• Professor, Department of Pathology
Nick Crispe

Department of Pathology
1959 NE Pacific St
Box 357470
Seattle, WA 98195

Phone Number: 
Select from the following:
Biography 

The central research mission of the lab is to understand the distinctive features of immune responses that are generated in the liver, and reveal aspects of T cell function that are prominent in this environment. We are driven by the central idea that liver antigens can prime T cells locally, and that such priming has distinctive requirements in terms of the cell types competent to act as APC, the need for CD4+ T cell help in CD8+ T cell responses, the involvement of the innate immune system, and the long-term fate of such liver-primed T cells. This research agenda has led us to build expertise in Kupffer cell biology, and we view these cells as central in determining whether immune responses are biased towards immunity or tolerance. Multiple important pathogens target the liver, including viral hepatitis A, B, C and malaria. Therefore, we are interested in the immune responses to such pathogens, and seek to model some aspects of their immunopathology in vitro. We have developed an Adeno-Associated Virus (AAV)-based model for gene delivery to hepatocytes, and find that the CD8+ T cell response to this vector may be used to study T cell-dependent hepatitis, liver injury and fibrogenesis. Thus, we are dissecting the role of T cell- and Kupffer cell-derived cytokines in the development of liver immunopathology. Since AAV is a strong candidate vector for gene therapy, our investigations are relevant to efforts to improve this type of therapy, and in particular to negate the immune response to AAV vectors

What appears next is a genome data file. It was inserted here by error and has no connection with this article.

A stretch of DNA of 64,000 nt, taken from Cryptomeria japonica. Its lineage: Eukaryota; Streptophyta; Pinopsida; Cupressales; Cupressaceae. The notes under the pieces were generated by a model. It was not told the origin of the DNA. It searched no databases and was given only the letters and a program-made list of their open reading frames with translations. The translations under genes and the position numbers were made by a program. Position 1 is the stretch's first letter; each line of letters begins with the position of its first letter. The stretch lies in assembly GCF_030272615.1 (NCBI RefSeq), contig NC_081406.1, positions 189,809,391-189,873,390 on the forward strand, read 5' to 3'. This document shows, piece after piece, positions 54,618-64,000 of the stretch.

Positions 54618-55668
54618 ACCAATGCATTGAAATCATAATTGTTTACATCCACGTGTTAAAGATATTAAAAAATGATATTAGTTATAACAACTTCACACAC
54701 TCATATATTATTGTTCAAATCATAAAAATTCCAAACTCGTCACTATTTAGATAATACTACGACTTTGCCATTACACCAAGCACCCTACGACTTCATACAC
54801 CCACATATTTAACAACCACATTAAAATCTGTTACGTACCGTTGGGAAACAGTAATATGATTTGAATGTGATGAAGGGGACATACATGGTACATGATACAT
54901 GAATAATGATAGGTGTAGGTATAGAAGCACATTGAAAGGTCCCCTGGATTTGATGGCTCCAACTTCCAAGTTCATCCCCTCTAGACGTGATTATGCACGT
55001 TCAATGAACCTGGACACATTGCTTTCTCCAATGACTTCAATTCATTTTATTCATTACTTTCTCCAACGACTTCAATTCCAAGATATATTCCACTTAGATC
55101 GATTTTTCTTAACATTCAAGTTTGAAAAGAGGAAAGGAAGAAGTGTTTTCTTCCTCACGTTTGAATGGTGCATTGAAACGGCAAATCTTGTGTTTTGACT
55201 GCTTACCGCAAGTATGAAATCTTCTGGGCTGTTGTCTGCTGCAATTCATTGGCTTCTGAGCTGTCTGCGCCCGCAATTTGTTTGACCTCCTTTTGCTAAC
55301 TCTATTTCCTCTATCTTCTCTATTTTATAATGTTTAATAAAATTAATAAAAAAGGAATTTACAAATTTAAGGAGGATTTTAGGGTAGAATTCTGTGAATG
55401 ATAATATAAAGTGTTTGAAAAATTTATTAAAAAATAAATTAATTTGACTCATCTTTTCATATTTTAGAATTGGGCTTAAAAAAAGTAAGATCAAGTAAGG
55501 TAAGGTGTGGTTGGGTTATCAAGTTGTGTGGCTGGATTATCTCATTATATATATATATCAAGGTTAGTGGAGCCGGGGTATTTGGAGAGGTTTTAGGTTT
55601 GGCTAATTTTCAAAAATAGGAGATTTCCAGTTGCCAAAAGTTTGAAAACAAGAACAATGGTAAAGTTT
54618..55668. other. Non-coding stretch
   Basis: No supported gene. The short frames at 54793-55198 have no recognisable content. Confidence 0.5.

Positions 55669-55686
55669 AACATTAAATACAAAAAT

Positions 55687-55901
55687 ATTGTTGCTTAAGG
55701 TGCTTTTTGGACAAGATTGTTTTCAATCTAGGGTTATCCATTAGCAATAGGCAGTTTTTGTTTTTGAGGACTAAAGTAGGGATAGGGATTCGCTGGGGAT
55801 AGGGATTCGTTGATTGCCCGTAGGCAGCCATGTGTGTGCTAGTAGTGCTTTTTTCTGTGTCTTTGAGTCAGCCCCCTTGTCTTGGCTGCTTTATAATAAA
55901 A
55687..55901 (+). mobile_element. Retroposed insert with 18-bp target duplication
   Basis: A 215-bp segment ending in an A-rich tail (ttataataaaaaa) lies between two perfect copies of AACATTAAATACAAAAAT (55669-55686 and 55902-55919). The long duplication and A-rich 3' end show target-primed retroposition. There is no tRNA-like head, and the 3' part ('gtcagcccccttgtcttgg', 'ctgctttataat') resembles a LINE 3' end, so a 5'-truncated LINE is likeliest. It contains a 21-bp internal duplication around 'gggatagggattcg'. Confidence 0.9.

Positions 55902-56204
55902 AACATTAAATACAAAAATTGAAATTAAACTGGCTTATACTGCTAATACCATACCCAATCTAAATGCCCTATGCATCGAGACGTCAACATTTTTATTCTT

Education 
  • PhD, Immunology, University of London, UK
  • BSc (honors) 1st class, Cell Biology, University of London, UK
  • MBBS, Medicine, University of London, UK
Health Topics 
  • Pathobiology
Pathobiology research areas 
DGH Centers, Programs and Initiatives and Affiliated Organizations 
Publications 

Independent, parallel pathways to CXCL10 induction in HCV-infected hepatocytes. Brownell J, Wagoner J, Lovelace ES, Thirstrup D, Mohar I, Smith W, Giugliano S, Li K, Crispe IN, Rosen HR, et. al. J Hepatol. 2013 Oct; 59(4):701-8

Killer T cells find meaningful encounters through iMATEs. Crispe IN, Pierce RH Nat Immunol. 2013 Jun; 14(6):533-4

Quantitative bioluminescent imaging of pre-erythrocytic malaria parasite infection using luciferase-expressing Plasmodium yoelii. Miller JL, Murray S, Vaughan AM, Harupa A, Sack B, Baldwin M, Crispe IN, Kappe SH PLoS One. 2013; 8(4):e60820

Migration of lymphocytes into hepatic sinusoids. Crispe IN J Hepatol. 2012 Jul; 57(1):218-20

HCV core and NS3 proteins manipulate human blood-derived dendritic cell development and promote Th 17 differentiation. Tu Z, Hamalainen-Laanaya HK, Nishitani C, Kuroki Y, Crispe IN, Orloff MS Int Immunol. 2012 Feb; 24(2):97-106